For every 100 females, there were 95.90 males. For every 100 females age 18 and over, there were 92.30 males. The median income for a household in the county was
The Tennessee Senate is the upper house of the U. S. state of Tennessee's state legislature, known formally as the Tennessee General Assembly. The Tennessee Senate has the power to pass resolutions concerning any issue regarding the state, country, or world; the Senate has the power to create and enforce its own rules and qualifications for its members. The Senate shares these powers with the Tennessee House of Representatives; the Senate alone has the power to host impeachment proceeding and remove impeached members of office with a 2/3 majority. Tennessee Senate, according to the state constitution of 1870, is composed of 33 members, one-third the size of the Tennessee House of Representatives. Senators are to be elected from districts of equal population. According to the constitution, a county is not to be joined to a portion of another county for purposes of creating a district; the Tennessee constitution has been amended to allow that if these rulings are changed or reversed, a referendum may be held to allow the senate districts to be drawn on a basis other than equal population.
In 1921, Anna Lee Keys Worley became the first woman to serve in the Tennessee Senate. Until 1966, Tennessee state senators served two-year terms; that year the system was changed, by constitutional amendment. In that year, senators in even-numbered districts were elected to two-year terms and those in odd-numbered districts were elected to four-year terms; this created a staggered system. Senators from even-numbered districts are elected in the same years as Presidential election, Senators from odd-numbered districts are elected in the same years as mid-term elections. Districts are to be consecutively numbered. Republicans attained an elected majority in the Senate in the 104th General Assembly for the first time since Reconstruction. According to Article III, Section 12 of the Constitution of the State of Tennessee, the Speaker of the Senate assumes Office of Governor in the event of a Vacancy; the Senate elects one of its own members as Speakerand the Speaker automatically becomes Lieutenant Governor of Tennessee.
The Speaker appoints a Speaker Pro Tempore who presides over the Senate in the absence of the Speaker as well as a Deputy speaker to assist the Speaker in his or her duties. The current Speaker of the Senate and Lieutenant Governor is Randy McNally, elected to the position in 2017. One of the main duties of the Speaker is to preside over the Senate and make Senate committee appointments based upon ability and preference of members and party representation; the Speaker maintains the power to remove members from Committee appointments. The Speaker, in cohort with the Speaker of the House of Representatives, chairs the Joint Legislative Services Committee which provides assistance to the General Assembly; the Speaker controls staffing and office space with Senate staff. The Speaker serves as an ex-officio member of all standing committees. "I do solemnly swear that, as a member of this, the General Assembly of the State of Tennessee, I will faithfully support the Constitution of this State and of the United States, I do solemnly affirm that as a member of this General Assembly, I will, in all appointments, vote without favor, partiality, or prejudice.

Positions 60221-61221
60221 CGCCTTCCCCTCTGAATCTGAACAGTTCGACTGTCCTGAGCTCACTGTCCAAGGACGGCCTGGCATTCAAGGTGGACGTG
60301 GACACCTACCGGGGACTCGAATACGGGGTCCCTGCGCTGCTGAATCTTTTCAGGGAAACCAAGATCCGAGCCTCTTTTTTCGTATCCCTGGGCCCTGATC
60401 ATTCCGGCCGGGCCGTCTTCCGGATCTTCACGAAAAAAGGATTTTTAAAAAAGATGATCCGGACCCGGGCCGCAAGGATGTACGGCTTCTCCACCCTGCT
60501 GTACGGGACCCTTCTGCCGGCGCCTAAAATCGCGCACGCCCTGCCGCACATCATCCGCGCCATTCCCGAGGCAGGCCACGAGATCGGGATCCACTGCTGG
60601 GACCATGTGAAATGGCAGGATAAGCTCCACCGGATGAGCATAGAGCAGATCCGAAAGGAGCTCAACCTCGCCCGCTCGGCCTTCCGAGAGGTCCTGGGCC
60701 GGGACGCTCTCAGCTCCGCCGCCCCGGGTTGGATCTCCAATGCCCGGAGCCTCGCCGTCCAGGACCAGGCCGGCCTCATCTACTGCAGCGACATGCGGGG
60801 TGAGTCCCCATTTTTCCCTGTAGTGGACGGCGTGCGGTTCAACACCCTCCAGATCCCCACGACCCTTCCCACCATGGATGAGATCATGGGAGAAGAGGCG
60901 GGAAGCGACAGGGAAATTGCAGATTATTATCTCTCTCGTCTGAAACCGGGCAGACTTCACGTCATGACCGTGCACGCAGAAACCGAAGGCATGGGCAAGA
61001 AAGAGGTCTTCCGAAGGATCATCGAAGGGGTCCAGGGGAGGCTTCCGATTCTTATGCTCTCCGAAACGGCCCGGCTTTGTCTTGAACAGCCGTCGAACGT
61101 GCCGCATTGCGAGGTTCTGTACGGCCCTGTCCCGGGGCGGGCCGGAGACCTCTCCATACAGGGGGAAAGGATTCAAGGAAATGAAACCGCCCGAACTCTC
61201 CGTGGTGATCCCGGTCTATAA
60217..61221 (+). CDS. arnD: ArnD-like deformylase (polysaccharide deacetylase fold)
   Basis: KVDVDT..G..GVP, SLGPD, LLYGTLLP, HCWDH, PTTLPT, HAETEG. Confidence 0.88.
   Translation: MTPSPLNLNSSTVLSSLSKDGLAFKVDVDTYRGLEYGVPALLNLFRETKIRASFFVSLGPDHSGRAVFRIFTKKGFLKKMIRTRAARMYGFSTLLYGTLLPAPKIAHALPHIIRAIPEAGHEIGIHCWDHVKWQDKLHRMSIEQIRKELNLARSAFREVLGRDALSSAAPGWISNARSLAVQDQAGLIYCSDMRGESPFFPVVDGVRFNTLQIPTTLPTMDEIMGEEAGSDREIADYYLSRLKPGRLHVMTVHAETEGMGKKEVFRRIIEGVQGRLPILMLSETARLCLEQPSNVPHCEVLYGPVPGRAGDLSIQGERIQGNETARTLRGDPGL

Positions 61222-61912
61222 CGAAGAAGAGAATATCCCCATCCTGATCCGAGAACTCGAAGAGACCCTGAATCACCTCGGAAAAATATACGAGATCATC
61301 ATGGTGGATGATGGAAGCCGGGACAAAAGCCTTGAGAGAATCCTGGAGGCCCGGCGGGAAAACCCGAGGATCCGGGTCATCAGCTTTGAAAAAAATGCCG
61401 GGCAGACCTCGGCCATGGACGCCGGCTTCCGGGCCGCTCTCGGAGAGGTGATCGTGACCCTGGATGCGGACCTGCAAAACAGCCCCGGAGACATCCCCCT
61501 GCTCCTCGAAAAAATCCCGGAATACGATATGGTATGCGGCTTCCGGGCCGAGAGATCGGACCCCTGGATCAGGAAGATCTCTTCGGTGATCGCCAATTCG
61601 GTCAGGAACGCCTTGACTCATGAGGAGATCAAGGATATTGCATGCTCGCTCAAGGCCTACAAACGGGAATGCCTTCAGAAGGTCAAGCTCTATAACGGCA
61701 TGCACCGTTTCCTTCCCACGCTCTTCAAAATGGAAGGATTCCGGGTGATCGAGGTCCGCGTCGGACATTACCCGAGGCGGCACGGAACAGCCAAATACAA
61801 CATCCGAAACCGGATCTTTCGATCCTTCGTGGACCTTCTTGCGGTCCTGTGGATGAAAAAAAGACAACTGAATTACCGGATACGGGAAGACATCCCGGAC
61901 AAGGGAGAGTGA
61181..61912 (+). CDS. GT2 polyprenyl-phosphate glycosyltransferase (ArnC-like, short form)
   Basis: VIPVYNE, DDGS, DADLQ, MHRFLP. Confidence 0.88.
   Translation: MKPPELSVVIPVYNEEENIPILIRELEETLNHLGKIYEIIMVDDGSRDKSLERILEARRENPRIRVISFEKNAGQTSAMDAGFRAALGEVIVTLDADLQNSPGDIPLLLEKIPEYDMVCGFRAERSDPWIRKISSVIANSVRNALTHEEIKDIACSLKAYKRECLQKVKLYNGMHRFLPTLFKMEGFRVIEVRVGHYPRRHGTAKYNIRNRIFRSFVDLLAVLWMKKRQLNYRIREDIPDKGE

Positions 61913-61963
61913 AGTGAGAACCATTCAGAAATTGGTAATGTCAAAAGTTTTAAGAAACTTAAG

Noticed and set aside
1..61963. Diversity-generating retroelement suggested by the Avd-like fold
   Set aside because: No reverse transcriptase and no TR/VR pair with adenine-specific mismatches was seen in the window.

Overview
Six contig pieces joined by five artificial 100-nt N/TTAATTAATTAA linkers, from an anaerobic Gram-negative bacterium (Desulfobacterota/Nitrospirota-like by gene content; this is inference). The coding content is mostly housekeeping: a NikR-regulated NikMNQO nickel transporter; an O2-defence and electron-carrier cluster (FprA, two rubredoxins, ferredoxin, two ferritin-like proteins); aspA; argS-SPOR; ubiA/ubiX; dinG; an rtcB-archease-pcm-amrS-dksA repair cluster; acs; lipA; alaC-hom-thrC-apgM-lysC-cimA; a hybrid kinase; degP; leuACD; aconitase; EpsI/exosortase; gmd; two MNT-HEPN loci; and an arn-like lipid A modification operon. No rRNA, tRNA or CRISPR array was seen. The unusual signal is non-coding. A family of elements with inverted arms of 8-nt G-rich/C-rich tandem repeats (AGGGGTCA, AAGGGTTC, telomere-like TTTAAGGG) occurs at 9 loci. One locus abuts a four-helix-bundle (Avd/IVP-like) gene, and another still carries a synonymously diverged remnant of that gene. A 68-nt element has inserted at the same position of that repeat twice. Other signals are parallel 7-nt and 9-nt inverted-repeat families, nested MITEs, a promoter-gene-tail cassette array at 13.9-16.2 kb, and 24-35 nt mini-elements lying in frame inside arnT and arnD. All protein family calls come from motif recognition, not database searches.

"“No person shall be a senator unless he shall be a citizen of the United States, of the age of thirty years, shall have resided three years in this state, one year in the county or district preceding the election.” Senate Leaders Speaker of the Senate/ Lieutenant Governor: Randy McNally Speaker Pro Tempore: Ferrell Haile Deputy Speaker: Janice Bowling The Tennessee State Senate has 12 committees in total: 9 standing Committees and 3 Select Committees. During the 111th General Assembly, they are: Official website
Thelma Harper (politician)
Thelma Harper is a former American politician and the first African-American woman state senator in Tennessee. First elected in 1991, she was the longest-serving female State Senator in Tennessee history, she continued to break the glass ceiling by becoming the first woman to preside over the Senate. She was the first African-American woman to serve as the Chair of the Senate Government Operations Committee. Harper a flamboyant legislator is known as a fighter and known for wearing many hats both and figurative is a Democratic member of the Tennessee Senate for the 19th district, composed of a large portion of Davidson County including the urban core of Nashville.. She began her public service in 1980 when she was elected as Executive Committee Woman for the 2nd district, she was next elected to the city council in 1983. She served as the 2nd District Councilwoman and as State Senator of the 19th District to complete her term in the city council, she possesses a Bachelor of Science degree in Business Administration/Accounting from Tennessee State University.